The pedagogical beauty of American War is that it offers conservative students a way into a topic of discussion that is often exceptionally difficult for them to engage with, other than antagonistically (And why? Because they feel, perhaps not unjustifiably, that the content itself is hostile to their worldview). American War however doesn’t entertain or allow for climate skepticism. It is the resonant portrayal of Northern liberals, portrayed only marginally more stereotypically than the Southerners, that allows conservative students to feel like they don’t need to be on the defensive with this book. At the same time, American War also offers liberal-leaning students a non-humiliating path towards humility. They can be ‘right’ all they want about the science of climate change, but that hardly gives them any kind of monopoly on knowing the right path towards a more just and ecologically-sustainable planet.

And not to leave out the budding left-wing radicals in our classrooms, American War offers them something missing in many college classrooms (despite what Tucker Carlson and the Fox News/right-wing mediasphere would have us believe), a book that confirms their inclinations about the limitations of status quo thinking and establishment politics and doesn’t make them feel pressured to moderate their views lest they be (unironically apparently) accused of idealism. The book however also fails to give the radical viewpoint a free pass; after all, in a future where liberals and conservatives destroy each other, the socialist left doesn’t necessary win—it is quite possible that everyone loses. The novel also presents a strong critique of individual ‘terroristic’ and systematic, organized military violence, both criticized primarily as tools for political advantage. Genuine self-defense is never demeaned, but it is also never shown to have any kind of revolutionary or (positively) transformational political potential. Thus, even if the liberals and conservatives are wildly off-base in their politics, the path towards a more radically transformed global political economy is left open.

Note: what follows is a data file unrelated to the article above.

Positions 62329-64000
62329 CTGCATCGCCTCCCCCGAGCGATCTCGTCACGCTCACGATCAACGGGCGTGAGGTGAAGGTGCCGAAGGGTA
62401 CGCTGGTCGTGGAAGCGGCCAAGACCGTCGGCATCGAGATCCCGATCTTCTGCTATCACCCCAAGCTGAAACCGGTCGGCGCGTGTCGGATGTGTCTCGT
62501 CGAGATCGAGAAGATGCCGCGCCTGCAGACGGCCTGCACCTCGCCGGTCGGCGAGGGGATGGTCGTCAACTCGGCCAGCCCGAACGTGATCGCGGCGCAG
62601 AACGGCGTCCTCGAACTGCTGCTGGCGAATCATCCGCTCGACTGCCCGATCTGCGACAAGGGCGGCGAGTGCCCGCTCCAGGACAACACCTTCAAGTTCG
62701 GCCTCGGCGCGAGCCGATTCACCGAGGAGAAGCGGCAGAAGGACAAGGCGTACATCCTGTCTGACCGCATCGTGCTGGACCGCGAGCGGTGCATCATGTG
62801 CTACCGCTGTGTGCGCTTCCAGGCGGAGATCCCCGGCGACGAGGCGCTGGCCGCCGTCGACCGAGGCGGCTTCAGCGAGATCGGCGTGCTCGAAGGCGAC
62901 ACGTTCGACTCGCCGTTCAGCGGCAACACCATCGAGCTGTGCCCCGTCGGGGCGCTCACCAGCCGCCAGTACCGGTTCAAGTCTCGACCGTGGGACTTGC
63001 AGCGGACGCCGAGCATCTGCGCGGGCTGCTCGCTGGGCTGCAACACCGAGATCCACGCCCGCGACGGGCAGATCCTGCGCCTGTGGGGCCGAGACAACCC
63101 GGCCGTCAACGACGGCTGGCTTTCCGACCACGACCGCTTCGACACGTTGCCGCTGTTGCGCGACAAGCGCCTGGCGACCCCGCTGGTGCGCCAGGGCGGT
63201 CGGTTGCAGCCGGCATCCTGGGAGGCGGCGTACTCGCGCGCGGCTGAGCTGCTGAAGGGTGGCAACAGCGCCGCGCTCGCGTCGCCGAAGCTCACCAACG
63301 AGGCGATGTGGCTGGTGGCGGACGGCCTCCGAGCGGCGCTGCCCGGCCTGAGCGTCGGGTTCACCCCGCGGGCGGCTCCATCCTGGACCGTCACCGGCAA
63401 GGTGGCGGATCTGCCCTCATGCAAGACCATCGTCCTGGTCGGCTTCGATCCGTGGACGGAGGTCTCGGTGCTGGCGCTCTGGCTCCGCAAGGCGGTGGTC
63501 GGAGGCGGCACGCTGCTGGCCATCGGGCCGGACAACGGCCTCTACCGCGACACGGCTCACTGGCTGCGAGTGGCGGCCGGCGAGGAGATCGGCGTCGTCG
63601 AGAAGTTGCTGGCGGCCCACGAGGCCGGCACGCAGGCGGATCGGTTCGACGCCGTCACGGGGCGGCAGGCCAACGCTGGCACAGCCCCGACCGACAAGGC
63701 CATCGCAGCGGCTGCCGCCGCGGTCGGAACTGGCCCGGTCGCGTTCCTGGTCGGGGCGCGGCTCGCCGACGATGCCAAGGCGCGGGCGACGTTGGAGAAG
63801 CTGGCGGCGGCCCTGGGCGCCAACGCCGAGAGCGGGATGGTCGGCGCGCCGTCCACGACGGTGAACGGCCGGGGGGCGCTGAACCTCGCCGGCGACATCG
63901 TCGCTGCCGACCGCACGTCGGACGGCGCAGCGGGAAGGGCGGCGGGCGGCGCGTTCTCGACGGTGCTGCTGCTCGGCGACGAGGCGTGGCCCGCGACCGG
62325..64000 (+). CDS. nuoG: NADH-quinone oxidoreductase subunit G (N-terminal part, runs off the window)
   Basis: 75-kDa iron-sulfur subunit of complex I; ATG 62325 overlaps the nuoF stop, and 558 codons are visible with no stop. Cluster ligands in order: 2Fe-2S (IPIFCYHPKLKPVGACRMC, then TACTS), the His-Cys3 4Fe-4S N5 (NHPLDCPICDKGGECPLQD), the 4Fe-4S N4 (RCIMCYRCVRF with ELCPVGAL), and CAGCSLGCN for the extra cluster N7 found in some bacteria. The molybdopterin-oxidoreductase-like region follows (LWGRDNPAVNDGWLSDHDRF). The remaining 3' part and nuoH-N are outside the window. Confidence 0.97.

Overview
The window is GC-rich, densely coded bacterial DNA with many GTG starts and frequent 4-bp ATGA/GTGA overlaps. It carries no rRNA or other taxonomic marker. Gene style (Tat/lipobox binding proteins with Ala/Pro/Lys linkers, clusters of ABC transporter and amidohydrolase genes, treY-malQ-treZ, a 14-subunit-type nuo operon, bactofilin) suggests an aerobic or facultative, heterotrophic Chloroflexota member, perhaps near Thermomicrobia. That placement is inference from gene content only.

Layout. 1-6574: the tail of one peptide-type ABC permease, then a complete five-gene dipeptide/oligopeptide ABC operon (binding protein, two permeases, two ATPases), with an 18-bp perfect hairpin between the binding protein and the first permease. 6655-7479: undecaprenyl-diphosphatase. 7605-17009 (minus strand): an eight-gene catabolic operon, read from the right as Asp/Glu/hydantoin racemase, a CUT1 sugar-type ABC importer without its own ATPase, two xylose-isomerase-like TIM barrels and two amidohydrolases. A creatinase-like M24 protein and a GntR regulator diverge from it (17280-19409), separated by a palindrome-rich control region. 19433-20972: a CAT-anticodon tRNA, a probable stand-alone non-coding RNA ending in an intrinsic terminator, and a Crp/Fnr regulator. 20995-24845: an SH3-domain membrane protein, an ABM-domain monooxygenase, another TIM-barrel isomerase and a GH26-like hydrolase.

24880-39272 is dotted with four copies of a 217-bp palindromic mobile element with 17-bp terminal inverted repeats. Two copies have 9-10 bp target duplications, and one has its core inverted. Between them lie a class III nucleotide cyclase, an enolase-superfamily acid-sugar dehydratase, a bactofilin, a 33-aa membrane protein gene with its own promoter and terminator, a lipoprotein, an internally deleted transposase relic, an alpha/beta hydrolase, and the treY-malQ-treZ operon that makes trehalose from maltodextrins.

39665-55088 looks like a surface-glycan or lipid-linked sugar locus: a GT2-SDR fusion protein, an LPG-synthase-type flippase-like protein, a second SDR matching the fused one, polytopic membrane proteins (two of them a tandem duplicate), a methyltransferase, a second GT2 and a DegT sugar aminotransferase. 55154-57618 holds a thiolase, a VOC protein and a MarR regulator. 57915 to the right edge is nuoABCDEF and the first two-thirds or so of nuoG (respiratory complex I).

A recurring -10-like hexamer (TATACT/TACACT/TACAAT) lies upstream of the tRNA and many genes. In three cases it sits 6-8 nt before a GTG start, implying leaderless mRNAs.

Students can even be prompted to realize how and why they connect with the text in these ways. I accomplish this by asking who the intended audience of the book is. Once they get to the task of providing examples and evidence for their determination, they realize the uniqueness of the approach Akkad is taking. More generally, teaching through open-ended discussions based on the students’ own questions and my own prompts (some of which are based on the above comments), in the classroom, American War represents a multifaceted opportunity for students, whatever their politics,  to imagine a different climate-changed politics than the one we have and are in danger of continuing.

Elysium: We’re not in this together, necessarily—at least not yet

Neill Blomkamp’s 2013 film Elysium is perhaps the perfect encapsulation of the critique of the idea that despite all our global political and economic differences, climate change is the one thing that will affect everyone—that climate change is some kind of ur-enemy humanity can unite against. Though the film is less specifically about climate change per se, it is certainly implicit—or at least allegorically resonant in that context. However one evaluates the literal presence of climate change in the film, it is absolutely a film about a global-political climate-changed future. The rich escape the overpopulated, desiccated earth to a space station with a self-contained verdant biosphere (of course equipped with violent artillery to keep out the earth residents who may manage to travel off the surface to the station). Elysium is a film about climate migration, likely to be one of the central political issues of a climate-changed global politics. The rich, who are portrayed as being racially and linguistically diverse, use force to keep the earth migrants out. There are disagreements among the politicians of Elysium as to what degree of force is acceptable to maintain the autonomy and exclusivity of the station. Yet, even the President of the station (a person of color), who questions the hyper-aggressiveness and quick trigger finger of the Secretary of Defense (a woman), isn’t ever shown to question the systemic inequalities at play and how they are reproduced by the existence of the station.